Exhibit #22: The Attribute (A) Score for all Coffee Shops Watched (left), Cilantro Only (middle), and All the Competitors (right) as Distributed by Age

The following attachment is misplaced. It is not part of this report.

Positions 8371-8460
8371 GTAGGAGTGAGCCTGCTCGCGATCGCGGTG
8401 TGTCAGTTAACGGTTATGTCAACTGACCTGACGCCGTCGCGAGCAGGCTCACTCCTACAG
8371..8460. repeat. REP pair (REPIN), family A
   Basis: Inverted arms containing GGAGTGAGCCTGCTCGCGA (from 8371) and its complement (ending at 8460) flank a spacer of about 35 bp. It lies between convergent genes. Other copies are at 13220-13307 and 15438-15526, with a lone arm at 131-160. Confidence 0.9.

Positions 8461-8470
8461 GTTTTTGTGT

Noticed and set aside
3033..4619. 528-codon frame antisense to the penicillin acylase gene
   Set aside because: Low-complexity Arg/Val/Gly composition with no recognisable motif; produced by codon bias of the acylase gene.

Interestingly we see that the Attribute score for the (51-60) customers is 1 for the Food, Beverage, Food + Beverage, and even the NO-order items (Exhibit #22). This means that despite the fact that the orders of the (51-60) customers are of the highest number of Food, Beverage, Food + Beverage items per head/customer, the (51-60) customer also have the highest number of NO-order items per head. This is because the ADI technique is a vertical analysis per age group customer; so a high Food score indicating a high number of Food items ordered per head in that age group is a relative thing (number of items ordered in that age group relative to the number of customers in that age group). Whereas for the NO order ADI score we cannot see how many NO order items there are relative to the NO order customers (how can we count the items that were not ordered?). In this case it is simply the number of NO-order customers in a particular age group relative to the total number of customers in that age group. Note how the (41-50) customers also have the highest Attribute for the Food, Beverage, Food + Beverage items per head, but an average Attribute of 3 for the NO-order score; indicating that they do not usually sit without placing an order. The same goes for the Child customers, but the Child of the competitor does less NO-order than that of Cilantro’s. For the (TA) customers, Cilantro is doing much better than its competitors where most (TA) customers of the competitors do not place orders. For the (20-30) customers, the competitors are doing better with fewer NO-orders taking place per head as opposed to those of Cilantro. This is lost business for Cilantro because the (20-30) customers constitute the biggest portion of Beverage customers as well as Beverage items sold in general as can be seen from Exhibit #23. Beverage, as previously noted, give a much higher net profit per item than that of the Food. Also Beverage has much more customers and much more items sold as was previously displayed and discussed in Exhibit #2.